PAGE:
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A Brief History of the Mojave Desert: Background information when reading Gods Without Men

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Gods Without Men

A Novel

by Hari Kunzru

Gods Without Men by Hari Kunzru X
Gods Without Men by Hari Kunzru
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     Not Yet Rated
  • First Published:
    Mar 2012, 384 pages
    Paperback:
    Jan 2013, 384 pages

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Book Reviewed by:
Judy Krueger
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About this Book

A Brief History of the Mojave Desert

This article relates to Gods Without Men

Print Review

The Mojave Desert is located primarily in Southern California but extends into parts of Utah, Nevada and Arizona. It encompasses Death Valley, Joshua Tree National Park as well as communities such as Barstow and 29 Palms. Interstates 14 and 40 penetrate into and cross the desert.

map of the Mojave Desert Nearly 12,000 years ago, once the Pleistocene glaciers receded, Paleo Indians occupied what we now call the Mojave Desert. According to the US National Park Service, "The Chemehuevi lived on prickly pear, mesquite and roasted agave blooms and hunted deer and bighorn sheep." As the region became more arid, various native tribes such as Shoshone, Southern Paiute and Mojave moved in.

When Spanish explorers arrived in the late 16th Century in search of gold and silver, "the Mojaves were the largest concentration of people in the Southwest." By the 1700s, Franciscan missions were being established on the California coast, and people such as Father Francisco Garces (who is also a character in the novel) traveled through the desert, visiting and living with the inland Mojave Indians. Incidentally, he left the only surviving written record concerning their way of life.

Mojave PeopleIn the 1800s, explorers, trappers and traders from a young America led by men such as Jedediah Smith and James Ohio Pattie arrived in Mojave territory, which resulted in a fair amount of violence. By the mid-1800s, the United States annexed much of the southwest from Mexico, including Arizona, "and with it began encroachment by the US Army." Though the Indians did not recognize any outside ownership of their lands, roads and railroads were built as miners and wagon trains of settlers moved into the area. By the end of the century, natives had been confined to reservations and were controlled by the Office of Indian Affairs.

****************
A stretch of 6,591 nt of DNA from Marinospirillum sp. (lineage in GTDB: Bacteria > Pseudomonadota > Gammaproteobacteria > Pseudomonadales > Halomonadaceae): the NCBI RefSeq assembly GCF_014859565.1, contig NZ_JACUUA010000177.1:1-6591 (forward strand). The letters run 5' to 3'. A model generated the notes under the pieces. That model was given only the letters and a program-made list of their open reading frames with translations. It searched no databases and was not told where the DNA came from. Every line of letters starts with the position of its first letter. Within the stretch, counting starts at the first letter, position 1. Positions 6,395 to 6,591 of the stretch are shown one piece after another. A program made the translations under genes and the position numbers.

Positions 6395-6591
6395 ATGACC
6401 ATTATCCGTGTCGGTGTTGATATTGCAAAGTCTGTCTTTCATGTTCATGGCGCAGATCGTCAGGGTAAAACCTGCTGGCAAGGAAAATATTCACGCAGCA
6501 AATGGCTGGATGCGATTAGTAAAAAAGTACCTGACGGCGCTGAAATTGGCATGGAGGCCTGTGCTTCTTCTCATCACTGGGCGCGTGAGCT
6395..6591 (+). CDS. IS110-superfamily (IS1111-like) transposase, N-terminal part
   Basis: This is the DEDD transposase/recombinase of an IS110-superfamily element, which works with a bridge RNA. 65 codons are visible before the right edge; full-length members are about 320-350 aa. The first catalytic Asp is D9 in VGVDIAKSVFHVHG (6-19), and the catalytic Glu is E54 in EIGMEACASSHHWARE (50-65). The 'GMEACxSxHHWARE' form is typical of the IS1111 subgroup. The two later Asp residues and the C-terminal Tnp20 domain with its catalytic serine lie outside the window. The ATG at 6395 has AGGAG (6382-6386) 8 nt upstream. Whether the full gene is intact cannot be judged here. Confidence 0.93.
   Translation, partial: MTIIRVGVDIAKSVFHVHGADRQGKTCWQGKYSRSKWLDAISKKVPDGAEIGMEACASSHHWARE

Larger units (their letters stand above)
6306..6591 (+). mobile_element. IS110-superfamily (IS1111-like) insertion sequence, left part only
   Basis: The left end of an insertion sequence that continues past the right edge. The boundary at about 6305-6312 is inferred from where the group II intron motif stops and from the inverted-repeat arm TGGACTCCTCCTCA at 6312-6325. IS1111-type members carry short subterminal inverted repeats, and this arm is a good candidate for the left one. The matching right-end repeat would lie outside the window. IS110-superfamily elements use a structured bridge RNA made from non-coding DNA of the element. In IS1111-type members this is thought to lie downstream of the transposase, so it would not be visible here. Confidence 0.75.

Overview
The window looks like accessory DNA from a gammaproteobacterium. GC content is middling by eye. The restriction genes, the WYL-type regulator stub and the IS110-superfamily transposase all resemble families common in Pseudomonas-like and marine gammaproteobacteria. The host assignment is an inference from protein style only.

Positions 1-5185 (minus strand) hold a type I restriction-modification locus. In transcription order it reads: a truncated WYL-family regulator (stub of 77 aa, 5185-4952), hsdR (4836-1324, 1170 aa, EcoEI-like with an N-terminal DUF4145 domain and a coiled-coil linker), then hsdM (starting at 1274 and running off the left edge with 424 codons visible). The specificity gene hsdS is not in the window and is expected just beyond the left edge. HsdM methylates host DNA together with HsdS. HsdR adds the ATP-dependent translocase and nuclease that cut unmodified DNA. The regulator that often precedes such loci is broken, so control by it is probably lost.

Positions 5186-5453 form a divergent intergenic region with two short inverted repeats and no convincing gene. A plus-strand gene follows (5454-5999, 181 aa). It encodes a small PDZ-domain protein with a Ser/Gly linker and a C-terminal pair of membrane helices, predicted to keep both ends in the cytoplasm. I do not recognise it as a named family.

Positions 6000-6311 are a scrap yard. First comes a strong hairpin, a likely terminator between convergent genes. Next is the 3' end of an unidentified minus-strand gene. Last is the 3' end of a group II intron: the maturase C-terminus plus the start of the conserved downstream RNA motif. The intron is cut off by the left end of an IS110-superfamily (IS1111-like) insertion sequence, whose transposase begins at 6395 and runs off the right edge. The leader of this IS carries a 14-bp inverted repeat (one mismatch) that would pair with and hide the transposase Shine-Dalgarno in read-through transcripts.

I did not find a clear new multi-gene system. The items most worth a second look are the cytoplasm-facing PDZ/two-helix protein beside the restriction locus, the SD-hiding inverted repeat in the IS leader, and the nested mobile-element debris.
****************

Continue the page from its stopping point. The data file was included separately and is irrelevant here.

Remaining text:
Joshua Tree National Park The 1900s brought increased mining and homesteading. A railroad built from Salt Lake City to Los Angeles became the Union Pacific. In 1916, Route 66 was built alongside the railroad. Military bases were established from 1940 to 1960. During the 1960s, interstates were built. These decades saw dramatic increases in population as the gaming industry, military presence, and suburbs expanded.

UFOs and their connection with the Mojave Desert began in 1947 with a sighting by US Air Force personnel on July 8 at the Muroc Air Base (now Edwards AFB), located on the borders of three California counties at the edges of the Mojave Desert. The sightings led to a joint investigation by Army Air Force Intelligence and the FBI. The Roswell, New Mexico UFO Incident, concerning the recovery of an object thought to be the remains of an extra-terrestrial spacecraft, complete with alien occupants, sparked interest, controversy and conspiracy theories that continue to this day. Both events gave rise to various UFO religions and cults, large and small, based on the belief that humanity will be saved by aliens who will educate humans about a better way to live.

Map by Cepha

Filed under Places, Cultures & Identities

Article by Judy Krueger

This "beyond the book article" relates to Gods Without Men. It originally ran in March 2012 and has been updated for the January 2013 paperback edition. Go to magazine.

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